Coast GPS tracking helps nab car thieves 3500km away
Car thieves caught just three hours after stealing a company car were no match for innovative GPS tracking developed by a Coast business.
The technology, developed by award-winning Sunshine Coast business The Fleet Office, has tracked down a group who allegedly stole a car belonging to Darwin-based community support organisation STEPS Group.
The car was stolen on Sunday at 4am when intruders allegedly broke into the STEPS Group business development officer’s home and took the keys to the car before driving it around Palmerston.
Unbeknown to the thieves, their every move was being recorded by an in-built tracking device and custom-designed software.
The data was then relayed in real time to The Fleet Office’s headquarters nearly 3500km away on the Sunshine Coast.
Fleet Office Managing Director Jim Lee said every STEPS Group car across Australia was installed with the tracking device to ensure they could not only track the cars, but also provide comprehensive performance data on each car.
“The software in the STEPS vehicle enabled staff from The Fleet Office to assist Darwin police identify when the vehicle was stolen and map the route of the stolen vehicle,” he said.
“Within three hours of the alert being activated, the vehicle had been located and police were notified.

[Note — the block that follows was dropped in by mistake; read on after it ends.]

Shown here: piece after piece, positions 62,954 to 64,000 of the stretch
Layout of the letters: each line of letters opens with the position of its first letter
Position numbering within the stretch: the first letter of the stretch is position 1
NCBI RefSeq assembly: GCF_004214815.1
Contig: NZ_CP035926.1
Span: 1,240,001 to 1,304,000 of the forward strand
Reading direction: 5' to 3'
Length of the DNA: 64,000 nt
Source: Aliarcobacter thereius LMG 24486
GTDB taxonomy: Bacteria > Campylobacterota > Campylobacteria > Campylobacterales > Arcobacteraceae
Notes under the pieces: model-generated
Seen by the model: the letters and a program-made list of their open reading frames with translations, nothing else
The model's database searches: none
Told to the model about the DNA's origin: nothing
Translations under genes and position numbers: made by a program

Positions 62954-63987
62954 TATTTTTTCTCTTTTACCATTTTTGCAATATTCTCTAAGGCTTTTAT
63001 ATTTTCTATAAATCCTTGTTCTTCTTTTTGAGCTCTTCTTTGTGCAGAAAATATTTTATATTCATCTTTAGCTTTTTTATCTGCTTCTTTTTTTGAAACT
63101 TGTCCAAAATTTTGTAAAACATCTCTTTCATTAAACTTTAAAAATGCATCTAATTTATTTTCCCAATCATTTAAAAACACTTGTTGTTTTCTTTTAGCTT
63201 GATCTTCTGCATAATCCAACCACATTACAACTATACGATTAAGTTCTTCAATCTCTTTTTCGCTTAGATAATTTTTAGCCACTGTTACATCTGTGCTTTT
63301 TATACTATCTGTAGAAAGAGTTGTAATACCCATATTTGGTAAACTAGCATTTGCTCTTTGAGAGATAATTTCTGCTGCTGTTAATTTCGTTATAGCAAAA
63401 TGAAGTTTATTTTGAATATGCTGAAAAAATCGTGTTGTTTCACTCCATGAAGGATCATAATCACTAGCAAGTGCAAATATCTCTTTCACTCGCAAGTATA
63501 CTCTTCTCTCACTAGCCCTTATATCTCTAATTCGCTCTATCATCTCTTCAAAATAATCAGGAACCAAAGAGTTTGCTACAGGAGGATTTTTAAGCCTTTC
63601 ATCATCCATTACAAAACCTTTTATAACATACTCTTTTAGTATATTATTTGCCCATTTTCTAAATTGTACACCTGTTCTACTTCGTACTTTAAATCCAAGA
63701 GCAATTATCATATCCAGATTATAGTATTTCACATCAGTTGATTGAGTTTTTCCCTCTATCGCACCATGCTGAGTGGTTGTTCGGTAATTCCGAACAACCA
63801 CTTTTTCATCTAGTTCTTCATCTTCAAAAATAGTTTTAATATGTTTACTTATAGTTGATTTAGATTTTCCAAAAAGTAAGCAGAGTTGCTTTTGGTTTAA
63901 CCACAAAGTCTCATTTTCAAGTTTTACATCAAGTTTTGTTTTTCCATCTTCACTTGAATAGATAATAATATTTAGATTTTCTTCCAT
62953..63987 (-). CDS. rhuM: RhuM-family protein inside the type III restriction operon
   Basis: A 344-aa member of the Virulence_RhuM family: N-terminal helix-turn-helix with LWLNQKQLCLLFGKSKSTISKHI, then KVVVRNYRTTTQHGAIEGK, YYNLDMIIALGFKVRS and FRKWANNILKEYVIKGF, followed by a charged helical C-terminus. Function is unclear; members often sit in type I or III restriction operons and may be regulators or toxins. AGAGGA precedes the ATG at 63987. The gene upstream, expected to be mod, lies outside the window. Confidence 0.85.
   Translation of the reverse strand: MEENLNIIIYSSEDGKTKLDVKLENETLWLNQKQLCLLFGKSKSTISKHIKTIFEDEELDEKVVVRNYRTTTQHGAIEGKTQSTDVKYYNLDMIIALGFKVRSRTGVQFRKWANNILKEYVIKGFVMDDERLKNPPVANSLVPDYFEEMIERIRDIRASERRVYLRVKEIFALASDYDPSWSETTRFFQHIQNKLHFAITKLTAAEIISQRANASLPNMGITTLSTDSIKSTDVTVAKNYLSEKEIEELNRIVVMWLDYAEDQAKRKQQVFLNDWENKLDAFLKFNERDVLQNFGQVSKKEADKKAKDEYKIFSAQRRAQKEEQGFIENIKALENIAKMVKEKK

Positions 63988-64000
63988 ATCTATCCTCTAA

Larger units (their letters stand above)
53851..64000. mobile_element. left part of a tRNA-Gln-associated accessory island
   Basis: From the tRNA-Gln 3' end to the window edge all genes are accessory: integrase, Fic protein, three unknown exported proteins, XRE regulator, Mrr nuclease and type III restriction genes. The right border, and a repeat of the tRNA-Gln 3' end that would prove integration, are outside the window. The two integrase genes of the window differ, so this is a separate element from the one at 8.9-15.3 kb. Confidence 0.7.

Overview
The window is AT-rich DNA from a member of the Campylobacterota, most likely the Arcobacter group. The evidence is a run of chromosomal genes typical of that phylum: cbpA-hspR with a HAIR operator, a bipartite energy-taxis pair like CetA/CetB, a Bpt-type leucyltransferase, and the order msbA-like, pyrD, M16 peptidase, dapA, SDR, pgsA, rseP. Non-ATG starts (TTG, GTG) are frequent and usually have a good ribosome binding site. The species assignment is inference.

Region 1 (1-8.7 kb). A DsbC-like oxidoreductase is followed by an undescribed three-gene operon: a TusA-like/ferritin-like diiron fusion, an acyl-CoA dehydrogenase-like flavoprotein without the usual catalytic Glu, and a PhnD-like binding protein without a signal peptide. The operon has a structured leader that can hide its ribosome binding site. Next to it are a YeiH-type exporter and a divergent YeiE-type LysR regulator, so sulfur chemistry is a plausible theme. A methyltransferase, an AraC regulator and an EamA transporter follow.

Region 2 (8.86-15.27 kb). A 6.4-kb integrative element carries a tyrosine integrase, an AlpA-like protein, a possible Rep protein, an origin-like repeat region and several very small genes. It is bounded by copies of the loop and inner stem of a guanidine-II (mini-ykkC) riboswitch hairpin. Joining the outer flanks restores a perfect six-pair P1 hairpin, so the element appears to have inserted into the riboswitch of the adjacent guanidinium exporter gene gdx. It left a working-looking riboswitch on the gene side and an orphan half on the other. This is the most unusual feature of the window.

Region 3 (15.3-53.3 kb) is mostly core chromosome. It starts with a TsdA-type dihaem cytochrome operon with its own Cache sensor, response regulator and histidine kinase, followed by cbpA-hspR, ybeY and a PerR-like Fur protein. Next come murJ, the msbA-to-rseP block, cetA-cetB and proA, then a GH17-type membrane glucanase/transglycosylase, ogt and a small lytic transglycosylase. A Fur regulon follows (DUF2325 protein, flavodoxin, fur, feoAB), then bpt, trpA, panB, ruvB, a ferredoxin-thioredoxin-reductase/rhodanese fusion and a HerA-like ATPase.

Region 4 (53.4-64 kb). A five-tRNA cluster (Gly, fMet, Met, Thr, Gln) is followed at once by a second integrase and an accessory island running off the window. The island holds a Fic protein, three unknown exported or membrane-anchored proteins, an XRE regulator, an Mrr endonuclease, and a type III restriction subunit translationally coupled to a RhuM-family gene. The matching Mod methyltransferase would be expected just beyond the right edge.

“Without this technology STEPS could still be in the dark to the whereabouts of the vehicle.”
STEPS Group Australia CEO Carmel Crouch said the tracking system had quickly proven its worth.
“When I was called at 7am, I quickly got onto The Fleet Office tracking system and found the vehicle sending off the address and the satellite photo of its location buried in the bushes,” she said.
“Our Darwin-based staff member had called the police and gave them the address and they found the car only minutes later.
“The police accessed the system so they could see where the perpetrators had gone and the addresses they had stopped while driving the vehicle which made it easier for them to find the perpetrators.”
Ms Crouch said the car had some damage to the panels and under the car as a result of driving it through the Palmerston scrub.
“Fortunately, they hadn’t stolen the laptop or our marketing material that was in the vehicle and as we are in the middle of a very expense 12-week program and it would have been very difficult to replace,” she said.
“Unfortunately, the car is off the road and that’s a cost for us but at least we have it back and still in one piece so we hope to have it repaired and back on the road soon.”
The matter is now with Darwin police who are investigating further.